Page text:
How much will $15bn IMF Loan really cost Iraq?

By Omar Sattar, for Al-Monitor. Any opinions expressed are those of the author, and do not necessarily reflect the views of Iraq Business News.

On May 19, Iraq signed an agreement with the International Monetary Fund (IMF) for a loan for as much as $15 billion over the next three years. Observers are wondering how Iraq will be able to repay the loan and meet the conditions imposed by creditors, which include various countries and the World Bank. One such condition is that Iraq must lift its oil and food subsidies.

The Iraqi Ministry of Finance said the IMF Stand-By Arrangement (SBA) will help Iraq in its battle against the Islamic State (IS) to liberate Iraqi territory, while also helping cut the budget deficit, which is projected at $25 billion, a figure that could worsen because of lower oil prices. The ministry said the loan will not affect government spending on social and health services, but rather it will bring about real financial and economic reform.

Iraq's previous experience with the IMF doesn't encourage optimism. In 2004, the IMF imposed an economic reform package that required Iraq to privatize some sectors and raise fuel prices in exchange for reducing and rescheduling the country's Paris Club debt, estimated at $50 billion. Iraq failed to meet those conditions.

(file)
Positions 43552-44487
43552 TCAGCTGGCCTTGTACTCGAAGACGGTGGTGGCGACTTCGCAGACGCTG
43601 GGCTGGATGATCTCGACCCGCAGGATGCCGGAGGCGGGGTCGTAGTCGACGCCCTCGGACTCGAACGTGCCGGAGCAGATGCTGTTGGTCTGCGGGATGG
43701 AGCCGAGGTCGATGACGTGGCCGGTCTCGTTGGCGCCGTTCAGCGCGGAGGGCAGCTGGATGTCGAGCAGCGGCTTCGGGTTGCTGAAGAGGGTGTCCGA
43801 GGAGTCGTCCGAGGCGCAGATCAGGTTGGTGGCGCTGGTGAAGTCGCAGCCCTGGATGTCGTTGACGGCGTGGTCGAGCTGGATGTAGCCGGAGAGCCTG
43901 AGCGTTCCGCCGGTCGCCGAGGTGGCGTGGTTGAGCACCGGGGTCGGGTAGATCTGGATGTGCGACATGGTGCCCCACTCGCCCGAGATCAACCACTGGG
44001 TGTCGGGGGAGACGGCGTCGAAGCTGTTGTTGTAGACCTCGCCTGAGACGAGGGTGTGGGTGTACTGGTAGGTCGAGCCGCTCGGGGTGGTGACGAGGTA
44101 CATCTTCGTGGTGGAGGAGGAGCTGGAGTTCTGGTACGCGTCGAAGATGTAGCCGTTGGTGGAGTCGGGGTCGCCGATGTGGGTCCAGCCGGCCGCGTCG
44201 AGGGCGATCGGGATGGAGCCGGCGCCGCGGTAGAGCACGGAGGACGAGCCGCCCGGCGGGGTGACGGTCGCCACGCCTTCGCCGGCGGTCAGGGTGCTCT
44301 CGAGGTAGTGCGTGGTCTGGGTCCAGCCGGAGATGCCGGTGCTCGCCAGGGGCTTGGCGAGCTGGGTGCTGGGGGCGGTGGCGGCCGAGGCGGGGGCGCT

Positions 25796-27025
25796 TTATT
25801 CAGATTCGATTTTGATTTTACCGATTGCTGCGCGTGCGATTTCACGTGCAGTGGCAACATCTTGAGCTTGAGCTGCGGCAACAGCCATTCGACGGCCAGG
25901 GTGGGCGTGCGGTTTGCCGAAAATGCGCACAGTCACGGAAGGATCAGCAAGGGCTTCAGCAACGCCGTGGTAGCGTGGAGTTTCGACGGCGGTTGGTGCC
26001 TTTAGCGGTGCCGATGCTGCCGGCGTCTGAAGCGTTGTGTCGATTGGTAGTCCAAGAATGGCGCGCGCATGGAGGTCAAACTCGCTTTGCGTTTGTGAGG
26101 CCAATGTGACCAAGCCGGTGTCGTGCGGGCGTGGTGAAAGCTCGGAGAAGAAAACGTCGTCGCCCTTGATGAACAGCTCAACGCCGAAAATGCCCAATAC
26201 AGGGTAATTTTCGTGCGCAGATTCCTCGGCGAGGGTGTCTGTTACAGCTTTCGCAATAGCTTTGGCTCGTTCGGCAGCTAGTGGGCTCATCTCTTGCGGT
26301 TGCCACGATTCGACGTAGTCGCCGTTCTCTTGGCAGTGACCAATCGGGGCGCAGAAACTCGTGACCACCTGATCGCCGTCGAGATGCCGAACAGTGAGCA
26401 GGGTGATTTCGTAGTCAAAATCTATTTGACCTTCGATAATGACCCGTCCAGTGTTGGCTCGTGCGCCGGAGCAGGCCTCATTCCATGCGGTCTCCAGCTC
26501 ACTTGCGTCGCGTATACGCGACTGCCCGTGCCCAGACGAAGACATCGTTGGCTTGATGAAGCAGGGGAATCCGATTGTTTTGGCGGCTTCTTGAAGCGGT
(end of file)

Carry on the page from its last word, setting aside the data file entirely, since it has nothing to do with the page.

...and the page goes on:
Sirhan Ahmed, a member of the parliamentary finance committee, told Al-Monitor the new IMF loan will only make things worse in the long run.

"Iraq does not need a loan from the IMF, as this loan will eventually turn into a set of conditions and dictations on the Iraqi economy. Instead of borrowing, the government should have resorted to retrenchment and issuing bonds while earnestly fighting corruption to address the budget deficit."

Majda al-Tamimi, another finance committee member, told Mawazin News on May 17 that the loan "will lead to corruption."

"The Central Bank's governor held meetings and negotiations concerning the IMF loan, knowing that he sells $126-$140 million from the state's treasury funds through currency auctions on a daily basis," she said, referring to the fact that funds are available, yet the bank's governor is using Iraqi money in buying and selling operations, not to support the budget deficit."

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